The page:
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Judge won't grant injunction to protect sacred sites in DAPL path






Native youth celebrate at a #NoDAPL rally in Bismarck, North Dakota, on September 9, 2016. Photo courtesy United Tribes News

The #NoDAPL fight continues even after the Obama administration put a crucial portion of the controversial project on hold.

The Standing Rock Sioux Tribe and the Cheyenne River Sioux Tribe celebrated on Friday after learning that the U.S. Army Corps of Engineers won't allow construction at a key site near the #NoDAPL resistance camps in North Dakota. But they quickly moved for an injunction in federal court to protect cultural sites and burial grounds that aren't covered by the administration's extraordinary action.

Their request, however, has been rejected. On Monday morning, Judge James Boasberg denied the tribes' motion, noting that the partnership behind the $3.8 billion Dakota Access Pipeline, a 1,172-mile crude oil infrastructure project, has agreed to hold off on construction in certain areas until this Friday.

But while the areas east of Highway 1806, which leads to the Standing Rock Sioux Reservation, and east of Lake Oahe along the Missouri River, remain important, they aren't the ones that the tribes and the #NoDAPL resisters have been concerned about. Dakota Access can still build the pipeline on private lands west of 1806, where a highly-regarded cultural expert reported once in a lifetime discoveries during an initial round of surveys and assessments two weeks ago.


Indianz.Com SoundCloud: Chairman Dave Archambault II of the Standing Rock Sioux Tribe addresses youth in Bismarck, North Dakota. [Audio Courtesy United Tribe News]

"There should be no further destruction or construction,” activist and organizer Winona LaDuke, the founder of Honor the Earth, a non-profit that set up the Red Warrior Camp in North Dakota, said on Friday, underscoring the awareness that the battle is far from over.

The #NoDAPL encampment has grown even larger in the last few days, according to people like Henry Red Cloud, a Democratic candidate from neighboring South Dakota who visited before and after the most recent developments. Estimates put the numbers in the few to several thousands as Indian Country continues to rally to the cause.

"What I’ve seen in my two visits to Standing Rock is the transformative power Indian Country has when we stand together and speak with one voice to protect our waters, our lands, and our sacred places for future generations," Brian Cladoosby, the chairman of the Swinomish Tribe who serves as president of the National Congress of American Indians, said on Friday.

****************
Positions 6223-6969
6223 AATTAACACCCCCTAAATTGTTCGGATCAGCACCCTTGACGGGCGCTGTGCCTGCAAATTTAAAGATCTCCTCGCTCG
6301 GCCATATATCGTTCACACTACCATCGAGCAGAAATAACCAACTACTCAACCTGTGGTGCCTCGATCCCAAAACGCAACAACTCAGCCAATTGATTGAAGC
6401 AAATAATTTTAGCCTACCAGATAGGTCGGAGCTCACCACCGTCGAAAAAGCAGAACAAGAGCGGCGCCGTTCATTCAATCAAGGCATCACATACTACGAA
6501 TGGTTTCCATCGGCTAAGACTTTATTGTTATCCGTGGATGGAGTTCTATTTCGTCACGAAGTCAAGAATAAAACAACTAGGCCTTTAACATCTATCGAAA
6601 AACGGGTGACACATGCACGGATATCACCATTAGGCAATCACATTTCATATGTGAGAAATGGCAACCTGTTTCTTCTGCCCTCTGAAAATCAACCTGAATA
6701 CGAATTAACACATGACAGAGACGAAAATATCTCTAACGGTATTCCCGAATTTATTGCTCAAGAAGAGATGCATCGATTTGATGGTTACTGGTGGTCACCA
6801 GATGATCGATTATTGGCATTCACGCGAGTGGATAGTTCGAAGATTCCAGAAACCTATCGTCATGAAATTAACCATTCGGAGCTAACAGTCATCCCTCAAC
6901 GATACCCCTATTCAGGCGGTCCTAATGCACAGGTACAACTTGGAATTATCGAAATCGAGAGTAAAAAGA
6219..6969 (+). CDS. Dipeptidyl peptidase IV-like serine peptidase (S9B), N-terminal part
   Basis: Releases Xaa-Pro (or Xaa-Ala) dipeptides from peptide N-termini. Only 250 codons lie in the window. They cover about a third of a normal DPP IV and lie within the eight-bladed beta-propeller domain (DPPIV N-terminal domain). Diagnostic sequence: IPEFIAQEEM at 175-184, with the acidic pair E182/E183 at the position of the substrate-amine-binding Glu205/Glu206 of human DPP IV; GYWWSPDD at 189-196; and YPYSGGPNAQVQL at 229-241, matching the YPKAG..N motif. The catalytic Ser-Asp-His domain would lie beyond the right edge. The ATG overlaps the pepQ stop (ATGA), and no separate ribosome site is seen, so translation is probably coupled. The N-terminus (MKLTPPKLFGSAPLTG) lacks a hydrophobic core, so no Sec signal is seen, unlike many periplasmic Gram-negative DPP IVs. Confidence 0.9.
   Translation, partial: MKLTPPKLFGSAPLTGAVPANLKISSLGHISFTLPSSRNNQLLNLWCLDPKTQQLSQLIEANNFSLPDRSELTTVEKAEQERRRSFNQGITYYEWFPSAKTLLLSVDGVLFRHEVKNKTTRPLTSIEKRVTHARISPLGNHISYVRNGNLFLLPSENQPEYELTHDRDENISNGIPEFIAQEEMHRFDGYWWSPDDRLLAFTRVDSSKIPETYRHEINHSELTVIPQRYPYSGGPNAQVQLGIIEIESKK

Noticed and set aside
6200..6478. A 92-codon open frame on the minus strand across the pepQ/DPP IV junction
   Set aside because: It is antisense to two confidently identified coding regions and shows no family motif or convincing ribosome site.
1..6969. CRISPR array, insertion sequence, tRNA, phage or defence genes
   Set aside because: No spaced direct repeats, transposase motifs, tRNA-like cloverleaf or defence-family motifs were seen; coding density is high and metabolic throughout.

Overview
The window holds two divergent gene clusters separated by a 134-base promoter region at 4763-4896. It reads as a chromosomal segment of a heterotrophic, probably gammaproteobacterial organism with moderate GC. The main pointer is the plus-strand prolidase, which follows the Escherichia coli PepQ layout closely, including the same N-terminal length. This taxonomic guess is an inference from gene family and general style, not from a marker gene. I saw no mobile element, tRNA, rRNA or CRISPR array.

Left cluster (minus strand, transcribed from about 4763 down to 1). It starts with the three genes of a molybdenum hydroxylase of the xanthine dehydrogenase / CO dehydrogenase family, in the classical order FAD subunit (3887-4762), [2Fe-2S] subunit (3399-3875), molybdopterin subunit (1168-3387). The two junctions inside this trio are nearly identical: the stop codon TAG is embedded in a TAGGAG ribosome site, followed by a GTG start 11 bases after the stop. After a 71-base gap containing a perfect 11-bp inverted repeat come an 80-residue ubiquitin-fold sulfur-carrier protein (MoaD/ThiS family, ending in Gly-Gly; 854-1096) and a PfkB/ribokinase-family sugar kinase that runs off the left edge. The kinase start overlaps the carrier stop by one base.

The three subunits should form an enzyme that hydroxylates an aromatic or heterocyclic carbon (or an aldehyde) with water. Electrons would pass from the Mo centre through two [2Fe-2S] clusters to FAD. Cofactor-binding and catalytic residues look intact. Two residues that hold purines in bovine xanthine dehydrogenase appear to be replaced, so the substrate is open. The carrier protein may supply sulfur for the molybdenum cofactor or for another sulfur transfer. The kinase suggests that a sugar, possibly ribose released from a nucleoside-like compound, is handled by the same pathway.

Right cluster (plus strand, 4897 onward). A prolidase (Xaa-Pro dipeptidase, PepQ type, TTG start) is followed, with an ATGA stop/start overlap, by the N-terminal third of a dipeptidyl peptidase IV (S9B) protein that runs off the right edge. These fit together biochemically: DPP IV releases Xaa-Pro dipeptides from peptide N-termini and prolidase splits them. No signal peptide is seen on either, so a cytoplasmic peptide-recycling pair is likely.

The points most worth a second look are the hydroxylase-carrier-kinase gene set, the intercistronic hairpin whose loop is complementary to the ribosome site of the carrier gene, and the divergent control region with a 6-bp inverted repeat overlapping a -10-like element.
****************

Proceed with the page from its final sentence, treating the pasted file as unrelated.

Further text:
Meanwhile, left-leaning politicians are slowly but surely following the lead of Sen. Bernie Sanders (I-Vermont), a former candidate for president, in expressing solidarity with the movement. Support started trickling out from Democratic lawmakers at committee meetings and hearings in Washington, D.C., last week, when Congress finally returned to work following a seven-week recess.

The Camp has grown a lot these last few days! It's a community led by Native Americans, but made up of every type of person...united in non-violent direct action for our water and a more sustainable future!

Posted by Henry Red Cloud on Sunday, September 11, 2016

"Tribes have the right to self-determination and the right to have a say in decisions that impact their health, sacred lands, and cultural preservation. Too often, there is not meaningful or any consultation with tribal communities regarding development on or near tribal lands," Rep. Raul Ruiz (D-California), the top Democrat on the House Subcommittee on Indian, Insular and Alaska Native Affairs, said in a press release in which he called for a more complete assessment of the pipeline's impact on sacred sites and water resources, something that the Obama administration has in mind with its decision to reconsider the project.

"Our nation has a long and terrible history of environmental and cultural injustices against Native Americans," Sen. Tom Udall (D-New Mexico), who sits on the Senate Committee on Indian Affairs, said in a press release on Friday.